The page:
The results of a scientific approach

Studies conducted on program outcomes and published in scientific journals show significant improvement in basic motor skills such as walking, running, rolling, jumping up, catching a ball, and balancing. From a psychosocial point of view, at the end of the first year, young people with improved functional conditions demonstrated the ability to play with instructors and peers, to complete activities, and to be substantially active throughout each training session. Children with more severe problems also improved but showed greater difficulty in completing drills. They have learned to kick the ball and recognize the goal, but many of them need to have the technician or psychologist next to them at all times and can sometimes have crises that prevent them from continuing the activity.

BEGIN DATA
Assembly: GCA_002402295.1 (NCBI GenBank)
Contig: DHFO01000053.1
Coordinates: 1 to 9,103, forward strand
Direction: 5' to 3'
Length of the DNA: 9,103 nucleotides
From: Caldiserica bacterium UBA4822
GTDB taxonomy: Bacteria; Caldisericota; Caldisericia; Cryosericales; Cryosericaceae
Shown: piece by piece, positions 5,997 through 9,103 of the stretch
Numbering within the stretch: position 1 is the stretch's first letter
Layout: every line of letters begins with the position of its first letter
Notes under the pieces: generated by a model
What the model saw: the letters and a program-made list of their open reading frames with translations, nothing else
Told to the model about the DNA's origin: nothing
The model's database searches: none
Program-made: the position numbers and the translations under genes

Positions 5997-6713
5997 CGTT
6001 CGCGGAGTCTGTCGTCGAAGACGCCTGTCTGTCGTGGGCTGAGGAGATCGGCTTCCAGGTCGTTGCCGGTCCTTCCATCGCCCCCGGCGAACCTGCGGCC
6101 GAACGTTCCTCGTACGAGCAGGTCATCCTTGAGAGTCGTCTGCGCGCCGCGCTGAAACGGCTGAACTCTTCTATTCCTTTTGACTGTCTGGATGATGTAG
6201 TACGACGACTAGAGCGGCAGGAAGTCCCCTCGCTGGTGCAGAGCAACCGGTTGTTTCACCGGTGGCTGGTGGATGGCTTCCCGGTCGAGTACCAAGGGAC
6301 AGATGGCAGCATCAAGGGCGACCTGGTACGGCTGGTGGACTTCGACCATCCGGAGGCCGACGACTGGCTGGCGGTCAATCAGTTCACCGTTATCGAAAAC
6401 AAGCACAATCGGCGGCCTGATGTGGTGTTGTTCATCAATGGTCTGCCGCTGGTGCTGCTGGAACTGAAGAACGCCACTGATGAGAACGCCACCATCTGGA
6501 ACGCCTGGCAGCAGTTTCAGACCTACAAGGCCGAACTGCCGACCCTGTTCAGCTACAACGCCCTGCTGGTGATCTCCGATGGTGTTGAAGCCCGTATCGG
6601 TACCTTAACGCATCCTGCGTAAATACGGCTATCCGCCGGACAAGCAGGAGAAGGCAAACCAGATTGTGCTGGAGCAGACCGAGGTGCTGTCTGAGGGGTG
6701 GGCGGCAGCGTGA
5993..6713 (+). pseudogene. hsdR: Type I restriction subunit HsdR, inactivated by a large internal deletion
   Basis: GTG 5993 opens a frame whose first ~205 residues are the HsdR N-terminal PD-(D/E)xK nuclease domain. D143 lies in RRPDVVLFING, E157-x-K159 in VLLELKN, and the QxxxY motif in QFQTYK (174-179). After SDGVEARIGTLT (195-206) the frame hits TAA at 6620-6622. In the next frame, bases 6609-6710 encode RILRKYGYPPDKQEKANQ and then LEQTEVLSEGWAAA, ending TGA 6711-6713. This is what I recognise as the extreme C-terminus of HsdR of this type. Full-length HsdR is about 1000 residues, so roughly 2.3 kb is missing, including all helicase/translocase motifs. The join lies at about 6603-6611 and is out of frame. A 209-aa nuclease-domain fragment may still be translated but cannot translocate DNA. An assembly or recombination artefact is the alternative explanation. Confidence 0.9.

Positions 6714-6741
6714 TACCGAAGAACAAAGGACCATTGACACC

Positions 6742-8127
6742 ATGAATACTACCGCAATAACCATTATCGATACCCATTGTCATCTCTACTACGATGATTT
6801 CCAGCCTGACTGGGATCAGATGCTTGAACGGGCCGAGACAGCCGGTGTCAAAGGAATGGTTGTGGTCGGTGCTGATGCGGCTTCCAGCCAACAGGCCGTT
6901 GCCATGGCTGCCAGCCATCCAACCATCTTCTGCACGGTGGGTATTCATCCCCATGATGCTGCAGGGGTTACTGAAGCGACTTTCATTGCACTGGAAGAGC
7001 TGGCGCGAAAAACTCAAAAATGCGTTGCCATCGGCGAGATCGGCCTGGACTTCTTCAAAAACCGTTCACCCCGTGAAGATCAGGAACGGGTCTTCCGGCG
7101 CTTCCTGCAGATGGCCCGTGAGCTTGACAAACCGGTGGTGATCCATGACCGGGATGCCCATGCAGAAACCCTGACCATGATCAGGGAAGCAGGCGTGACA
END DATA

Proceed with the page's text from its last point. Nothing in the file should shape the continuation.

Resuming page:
The results achieved by the staff are evidenced by the integrated training sessions with the boys and girls of the A.S. Roma soccer school and the five-a-side soccer matches, with each of the two teams consisting of three boys with disabilities and two with typical development. These experiences are a time of great satisfaction not only for the young people involved but also for the staff, parents and the boys of the Soccer School.

Important results in terms of the development of motor and psychological skills have also come from the summer camps and the “Cub Scouts Grow Up” group, which includes boys and girls aged 13-18 with the potential to play five-a-side soccer matches and participate in youth tournaments for young people with intellectual disabilities.